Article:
“The spirit of our endeavour is, To strive, to seek, to find and not to yield”
Alessandro Minuto-Rizzo, President
The futures of integration
Rome – 7-8 October 2014
The Balkans are an important region both for the EU and NATO, where the two institutions have traditionally worked hand in hand, achieving results that represent a success for the Berlin plus framework. The continuation of this collaboration is important for the strengthening of the European integration and for the transatlantic link alike.
This conference is an absolute first in EU presidencies, marking a new approach in public diplomacy namely a co-operation between NATO, through the well-known private NATO Defense College Foundation, and an important member state like Italy. The method consists in achieving useful synergies between the Balkan Trust for Democracy and the Foundation in order to enhance the culture of transatlantic relationship in a relevant European issue. The objective is to take a fresh look at the Western Balkans issue and to tackle the strategic options underpinning the different integration processes. The background of this project is complicated by the development of an arc of multiple crises that is embracing Europe and the Balkan region from South to East and by the repercussions of the last European elections against the setting of the global economic crisis.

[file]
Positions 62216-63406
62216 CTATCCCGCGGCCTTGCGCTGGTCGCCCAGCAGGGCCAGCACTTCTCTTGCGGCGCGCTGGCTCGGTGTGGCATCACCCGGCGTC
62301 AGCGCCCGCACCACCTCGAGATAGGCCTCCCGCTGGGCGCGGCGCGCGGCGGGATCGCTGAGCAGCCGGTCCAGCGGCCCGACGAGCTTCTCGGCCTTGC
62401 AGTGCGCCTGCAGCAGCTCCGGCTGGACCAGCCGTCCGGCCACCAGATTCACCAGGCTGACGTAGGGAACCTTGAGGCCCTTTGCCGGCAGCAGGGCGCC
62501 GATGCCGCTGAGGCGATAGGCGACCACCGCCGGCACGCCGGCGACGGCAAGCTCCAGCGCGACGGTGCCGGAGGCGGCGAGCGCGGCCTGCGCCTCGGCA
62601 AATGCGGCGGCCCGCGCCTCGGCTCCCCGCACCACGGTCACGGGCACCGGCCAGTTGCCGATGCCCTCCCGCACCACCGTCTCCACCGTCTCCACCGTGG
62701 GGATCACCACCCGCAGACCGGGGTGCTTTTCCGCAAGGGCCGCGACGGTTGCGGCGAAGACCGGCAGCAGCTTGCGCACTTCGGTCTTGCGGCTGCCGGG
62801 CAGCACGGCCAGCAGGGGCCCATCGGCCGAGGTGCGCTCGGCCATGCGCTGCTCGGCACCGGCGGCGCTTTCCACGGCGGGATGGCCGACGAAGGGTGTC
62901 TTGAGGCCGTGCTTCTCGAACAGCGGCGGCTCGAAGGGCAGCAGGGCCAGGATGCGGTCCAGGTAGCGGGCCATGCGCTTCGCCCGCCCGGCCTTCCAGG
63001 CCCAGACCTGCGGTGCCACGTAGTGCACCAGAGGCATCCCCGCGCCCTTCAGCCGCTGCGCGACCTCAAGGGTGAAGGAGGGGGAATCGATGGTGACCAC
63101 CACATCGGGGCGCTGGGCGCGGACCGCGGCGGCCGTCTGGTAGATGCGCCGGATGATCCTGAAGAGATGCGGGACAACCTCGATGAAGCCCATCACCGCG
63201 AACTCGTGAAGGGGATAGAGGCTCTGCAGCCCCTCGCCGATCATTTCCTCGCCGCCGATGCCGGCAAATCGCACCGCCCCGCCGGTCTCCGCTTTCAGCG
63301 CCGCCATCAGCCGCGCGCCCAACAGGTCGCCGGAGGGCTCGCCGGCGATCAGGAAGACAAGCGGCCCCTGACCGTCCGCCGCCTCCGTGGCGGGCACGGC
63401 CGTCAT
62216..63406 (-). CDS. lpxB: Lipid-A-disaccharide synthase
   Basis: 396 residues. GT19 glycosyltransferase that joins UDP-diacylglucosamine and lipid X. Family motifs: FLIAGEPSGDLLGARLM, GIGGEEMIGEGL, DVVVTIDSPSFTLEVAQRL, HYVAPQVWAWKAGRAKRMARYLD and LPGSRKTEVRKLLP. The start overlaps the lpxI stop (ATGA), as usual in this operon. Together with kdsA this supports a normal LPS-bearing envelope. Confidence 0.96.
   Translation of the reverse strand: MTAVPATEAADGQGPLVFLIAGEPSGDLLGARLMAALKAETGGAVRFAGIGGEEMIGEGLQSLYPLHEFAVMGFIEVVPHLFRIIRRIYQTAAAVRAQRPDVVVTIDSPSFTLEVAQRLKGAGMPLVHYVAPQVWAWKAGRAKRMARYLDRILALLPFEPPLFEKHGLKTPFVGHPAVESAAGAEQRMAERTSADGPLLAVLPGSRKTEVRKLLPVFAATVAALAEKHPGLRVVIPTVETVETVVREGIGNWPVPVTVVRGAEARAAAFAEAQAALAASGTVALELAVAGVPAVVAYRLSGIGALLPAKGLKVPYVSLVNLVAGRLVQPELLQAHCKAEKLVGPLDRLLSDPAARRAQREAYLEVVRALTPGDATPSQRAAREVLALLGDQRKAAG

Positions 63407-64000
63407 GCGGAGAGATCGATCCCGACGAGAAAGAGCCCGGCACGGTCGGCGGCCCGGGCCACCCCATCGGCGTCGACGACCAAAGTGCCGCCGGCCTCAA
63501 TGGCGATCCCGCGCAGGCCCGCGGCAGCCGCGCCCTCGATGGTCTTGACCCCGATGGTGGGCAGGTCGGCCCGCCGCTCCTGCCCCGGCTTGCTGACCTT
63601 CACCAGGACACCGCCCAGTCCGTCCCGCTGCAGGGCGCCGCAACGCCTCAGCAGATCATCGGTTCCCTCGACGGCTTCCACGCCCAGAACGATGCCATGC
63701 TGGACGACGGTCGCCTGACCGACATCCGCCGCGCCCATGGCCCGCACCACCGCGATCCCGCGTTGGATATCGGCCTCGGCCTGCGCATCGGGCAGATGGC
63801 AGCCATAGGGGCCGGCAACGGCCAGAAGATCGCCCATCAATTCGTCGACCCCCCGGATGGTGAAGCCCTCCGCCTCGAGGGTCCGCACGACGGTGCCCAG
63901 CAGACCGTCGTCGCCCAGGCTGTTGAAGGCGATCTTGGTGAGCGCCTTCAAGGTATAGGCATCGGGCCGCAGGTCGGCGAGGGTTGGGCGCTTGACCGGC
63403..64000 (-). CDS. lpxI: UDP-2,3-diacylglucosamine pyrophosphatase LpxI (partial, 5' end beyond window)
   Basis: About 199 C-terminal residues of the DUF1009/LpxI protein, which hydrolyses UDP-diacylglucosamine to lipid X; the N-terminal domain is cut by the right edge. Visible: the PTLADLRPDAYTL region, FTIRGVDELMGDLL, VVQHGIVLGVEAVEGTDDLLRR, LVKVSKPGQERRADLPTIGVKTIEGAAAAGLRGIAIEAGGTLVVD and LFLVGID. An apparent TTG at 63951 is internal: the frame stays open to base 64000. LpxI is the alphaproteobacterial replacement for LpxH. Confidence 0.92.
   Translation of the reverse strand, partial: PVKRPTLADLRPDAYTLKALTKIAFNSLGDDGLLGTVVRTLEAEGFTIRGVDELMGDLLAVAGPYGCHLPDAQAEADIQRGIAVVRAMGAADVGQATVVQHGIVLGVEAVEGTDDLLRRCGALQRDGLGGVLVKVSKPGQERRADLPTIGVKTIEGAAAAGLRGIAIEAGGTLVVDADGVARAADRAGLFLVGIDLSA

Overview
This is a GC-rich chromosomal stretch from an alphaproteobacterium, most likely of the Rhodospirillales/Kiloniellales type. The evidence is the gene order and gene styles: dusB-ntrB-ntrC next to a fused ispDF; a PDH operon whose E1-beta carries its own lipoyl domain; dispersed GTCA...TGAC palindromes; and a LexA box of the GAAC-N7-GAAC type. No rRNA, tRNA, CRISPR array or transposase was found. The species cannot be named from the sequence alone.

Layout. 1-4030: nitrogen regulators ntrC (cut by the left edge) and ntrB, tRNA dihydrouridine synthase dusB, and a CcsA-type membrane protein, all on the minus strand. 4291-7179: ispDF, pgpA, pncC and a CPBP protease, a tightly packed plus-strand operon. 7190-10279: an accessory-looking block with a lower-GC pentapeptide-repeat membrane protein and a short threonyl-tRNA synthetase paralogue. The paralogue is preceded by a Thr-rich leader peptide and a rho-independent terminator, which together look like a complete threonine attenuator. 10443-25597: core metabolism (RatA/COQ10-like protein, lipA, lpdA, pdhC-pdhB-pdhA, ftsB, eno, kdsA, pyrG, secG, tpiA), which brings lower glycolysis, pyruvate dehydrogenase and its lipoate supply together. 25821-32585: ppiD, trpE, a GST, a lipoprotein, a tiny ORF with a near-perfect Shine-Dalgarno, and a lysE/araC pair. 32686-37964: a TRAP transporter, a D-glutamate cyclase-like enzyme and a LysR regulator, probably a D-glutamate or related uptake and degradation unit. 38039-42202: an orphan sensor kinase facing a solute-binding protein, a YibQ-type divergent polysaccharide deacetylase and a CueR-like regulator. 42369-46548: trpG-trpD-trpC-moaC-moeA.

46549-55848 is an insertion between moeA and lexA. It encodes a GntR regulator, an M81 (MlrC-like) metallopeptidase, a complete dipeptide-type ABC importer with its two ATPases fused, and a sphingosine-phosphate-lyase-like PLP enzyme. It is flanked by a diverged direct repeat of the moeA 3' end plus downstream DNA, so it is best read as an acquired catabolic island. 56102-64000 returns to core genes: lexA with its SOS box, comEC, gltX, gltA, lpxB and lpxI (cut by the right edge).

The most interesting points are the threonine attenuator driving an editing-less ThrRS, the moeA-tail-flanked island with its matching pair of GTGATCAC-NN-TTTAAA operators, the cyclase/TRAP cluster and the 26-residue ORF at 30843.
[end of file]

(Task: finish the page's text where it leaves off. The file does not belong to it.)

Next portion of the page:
Therefore the conference is structured into four panels with a circular structure opening with regional co-operation and logically closing with Bosnia-Herzegovina. The first panel analyses the evolution of regional co-operation vis-à-vis the perspective of the integration into the EU. The second uses the Serbia-Kosovo agreement as litmus test and case study to see how national political cultures are able to transform the scars of past wars into acceptable multi-cultural relationships.
In the third panel the speakers broach not only the nuts-and-bolts of the different accession paths, but also the fundamental issues affecting the quality and the strategic outcome of this new inclusion wave taking into account both the role of Turkey and the reverberations of the Ukrainian crisis. This background naturally influences in the short term also the reflection on Bosnia-Herzegovina, whose long-issue is the nationalistic manipulation of politics in order to escape necessary reform and social change. The European Union has a role that cannot be carried out just by default, but must be conceived in a practical and constructive way.